N.C. Regional Saltwater Fishing Reports

No Gravatar

Northern District  Dare, Hyde, Currituck, & Beaufort Counties

Contact: Brian Melott April 27, 2008

For the 2008 fishing year, all owners/operators of vessels recreationally fishing for and/or retaining regulated Atlantic Highly Migratory Species (HMS) (Atlantic tunas, sharks, swordfish and billfish) in the Atlantic Ocean, including the Gulf of Mexico and Caribbean Sea, must obtain an Atlantic Highly Migratory Species (HMS) Angling permit. This permit has replaced the Atlantic tunas Angling category permit. In North Carolina, additional HMS harvest reporting requirements are also in place.

Please Note: Anglers sometimes confuse small king mackerel with Spanish mackerel. King mackerel and spanish mackerel have different size and catch limits. Make SURE you properly identify the mackerel you are catching. (Tips here)

A recreational Recreational Fishing License went into effect Jan. 1, 2007 for all of the state’s coastal and ocean waters. Tagged Red Drum: Download PDF with reward details.

Ocean: Offshore anglers continue to have moderate-good success rates.  Most prevalent were yellow and blackfin tuna, wahoo, king mackerel, amberjack, Atlantic bonito, little tunny, and assorted sharks.  Several bluefin tuna were caught out of the Hatteras marinas this week.  There were very few billfish catches.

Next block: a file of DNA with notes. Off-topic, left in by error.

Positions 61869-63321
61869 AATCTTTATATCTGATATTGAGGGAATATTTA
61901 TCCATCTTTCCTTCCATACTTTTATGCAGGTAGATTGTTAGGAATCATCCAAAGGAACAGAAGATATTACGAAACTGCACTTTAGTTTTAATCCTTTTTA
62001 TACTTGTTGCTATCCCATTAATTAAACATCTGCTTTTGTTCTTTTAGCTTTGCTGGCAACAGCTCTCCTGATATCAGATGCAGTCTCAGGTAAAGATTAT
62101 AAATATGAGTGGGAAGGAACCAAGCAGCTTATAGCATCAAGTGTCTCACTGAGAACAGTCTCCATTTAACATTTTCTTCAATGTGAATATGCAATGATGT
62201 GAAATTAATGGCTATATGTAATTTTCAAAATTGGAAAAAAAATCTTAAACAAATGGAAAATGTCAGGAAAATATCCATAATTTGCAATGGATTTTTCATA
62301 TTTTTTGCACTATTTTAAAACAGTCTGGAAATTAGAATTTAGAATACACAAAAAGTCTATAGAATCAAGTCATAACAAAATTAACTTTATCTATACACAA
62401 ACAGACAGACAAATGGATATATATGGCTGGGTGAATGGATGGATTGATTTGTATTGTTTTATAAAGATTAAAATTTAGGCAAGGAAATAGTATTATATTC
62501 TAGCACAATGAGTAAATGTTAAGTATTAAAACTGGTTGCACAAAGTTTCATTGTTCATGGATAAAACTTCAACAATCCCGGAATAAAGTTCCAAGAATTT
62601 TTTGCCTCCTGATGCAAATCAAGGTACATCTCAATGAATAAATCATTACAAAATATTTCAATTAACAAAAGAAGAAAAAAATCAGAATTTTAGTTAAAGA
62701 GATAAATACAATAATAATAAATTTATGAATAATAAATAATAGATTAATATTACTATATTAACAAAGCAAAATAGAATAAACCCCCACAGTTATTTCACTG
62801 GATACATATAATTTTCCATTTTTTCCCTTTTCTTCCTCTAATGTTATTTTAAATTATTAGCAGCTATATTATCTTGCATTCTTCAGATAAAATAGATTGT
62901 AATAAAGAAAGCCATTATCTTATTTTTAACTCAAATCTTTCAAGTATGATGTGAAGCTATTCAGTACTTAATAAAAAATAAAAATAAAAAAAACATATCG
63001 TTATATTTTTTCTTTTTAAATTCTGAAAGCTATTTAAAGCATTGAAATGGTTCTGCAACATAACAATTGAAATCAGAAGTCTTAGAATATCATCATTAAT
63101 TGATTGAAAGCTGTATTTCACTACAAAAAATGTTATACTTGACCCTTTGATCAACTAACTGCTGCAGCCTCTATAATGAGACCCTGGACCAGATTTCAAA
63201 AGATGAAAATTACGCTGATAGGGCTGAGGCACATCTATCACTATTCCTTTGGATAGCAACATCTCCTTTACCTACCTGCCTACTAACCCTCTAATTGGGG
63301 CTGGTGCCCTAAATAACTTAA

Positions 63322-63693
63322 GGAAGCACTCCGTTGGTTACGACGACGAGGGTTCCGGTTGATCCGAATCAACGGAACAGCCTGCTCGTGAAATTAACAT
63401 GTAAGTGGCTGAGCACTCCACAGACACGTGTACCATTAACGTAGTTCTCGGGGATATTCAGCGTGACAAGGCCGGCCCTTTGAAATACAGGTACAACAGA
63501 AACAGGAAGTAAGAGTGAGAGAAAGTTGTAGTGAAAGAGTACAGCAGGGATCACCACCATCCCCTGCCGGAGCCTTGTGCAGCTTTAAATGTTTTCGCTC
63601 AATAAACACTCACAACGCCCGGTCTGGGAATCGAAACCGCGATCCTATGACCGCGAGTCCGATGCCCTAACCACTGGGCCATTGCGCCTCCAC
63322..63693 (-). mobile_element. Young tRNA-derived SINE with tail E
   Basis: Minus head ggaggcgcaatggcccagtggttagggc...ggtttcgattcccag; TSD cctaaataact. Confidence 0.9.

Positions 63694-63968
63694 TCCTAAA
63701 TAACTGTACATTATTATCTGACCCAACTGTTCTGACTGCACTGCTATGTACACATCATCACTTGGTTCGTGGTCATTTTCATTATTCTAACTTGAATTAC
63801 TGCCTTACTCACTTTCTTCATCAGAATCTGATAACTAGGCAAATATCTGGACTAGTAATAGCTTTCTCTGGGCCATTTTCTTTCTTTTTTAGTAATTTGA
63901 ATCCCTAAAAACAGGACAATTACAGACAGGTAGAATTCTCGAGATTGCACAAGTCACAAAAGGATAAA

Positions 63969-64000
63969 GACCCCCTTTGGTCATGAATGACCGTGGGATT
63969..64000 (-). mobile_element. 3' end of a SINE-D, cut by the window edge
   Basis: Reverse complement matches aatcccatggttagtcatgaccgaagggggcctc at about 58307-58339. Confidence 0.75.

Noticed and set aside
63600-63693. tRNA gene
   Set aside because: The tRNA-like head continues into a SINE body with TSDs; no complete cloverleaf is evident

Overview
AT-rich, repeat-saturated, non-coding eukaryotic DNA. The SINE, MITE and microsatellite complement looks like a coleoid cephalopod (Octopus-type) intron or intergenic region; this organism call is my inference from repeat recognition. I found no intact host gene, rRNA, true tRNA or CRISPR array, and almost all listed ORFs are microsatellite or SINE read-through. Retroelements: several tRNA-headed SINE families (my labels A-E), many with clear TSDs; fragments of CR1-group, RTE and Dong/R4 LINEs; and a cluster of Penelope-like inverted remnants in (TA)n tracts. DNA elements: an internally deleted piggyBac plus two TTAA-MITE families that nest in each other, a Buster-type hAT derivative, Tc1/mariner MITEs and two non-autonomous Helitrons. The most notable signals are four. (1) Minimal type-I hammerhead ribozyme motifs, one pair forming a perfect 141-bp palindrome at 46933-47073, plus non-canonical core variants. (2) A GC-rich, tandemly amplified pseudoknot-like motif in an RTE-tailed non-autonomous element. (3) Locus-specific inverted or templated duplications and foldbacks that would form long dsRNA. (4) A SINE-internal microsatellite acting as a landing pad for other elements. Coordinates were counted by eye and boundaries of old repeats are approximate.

Inlets/Sounds/Bays: Modest improvements gave anglers some hope as compared to the previous week’s poor fishing trends. Spotted seatrout in the 2.5-3 lb range were caught throughout the area with most of them being caught in Oregon Inlets “Green Island Slough.”  Triggerfish and sheepshead were caught with increased regularity near the pilings of the bridge at this location as well.  Striped bass were caught at Manns Harbor, but most were undersize. 

Piers/Shore: Spotted seatrout and bluefish were the primary catch of these anglers.  Spotted seatrout were caught from early to mid-morning, bluefish were caught throughout the day in short term but high volume blitzes.  Dogfish sharks, skates, and stingrays remain plentiful.  Red drum catches from the beaches between Rodanthe to Avon were somewhat improved. 

General Overview: Success rates have improved in all modes of fishing this week.  Water temps are on the rise with upper 50s in the surf throughout the Outer Banks.  Weather conditions are predicted favorable for the coming week. 

Central District  Pamlico, Craven, Carteret, & Onslow Counties

Contact: Suzanne Hill April 27, 2008

For the 2008 fishing year, all owners/operators of vessels recreationally fishing for and/or retaining regulated Atlantic Highly Migratory Species (HMS) (Atlantic tunas, sharks, swordfish and billfish) in the Atlantic Ocean, including the Gulf of Mexico and Caribbean Sea, must obtain an Atlantic Highly Migratory Species (HMS) Angling permit. This permit has replaced the Atlantic tunas Angling category permit. In North Carolina, additional HMS harvest reporting requirements are also in place.

Please Note: Anglers sometimes confuse small king mackerel with Spanish mackerel. King mackerel and spanish mackerel have different size and catch limits. Make SURE you properly identify the mackerel you are catching. (Tips here)

A recreational Recreational Fishing License went into effect Jan. 1, 2007 for all of the state’s coastal and ocean waters.

Tagged Red Drum: Download PDF with reward details.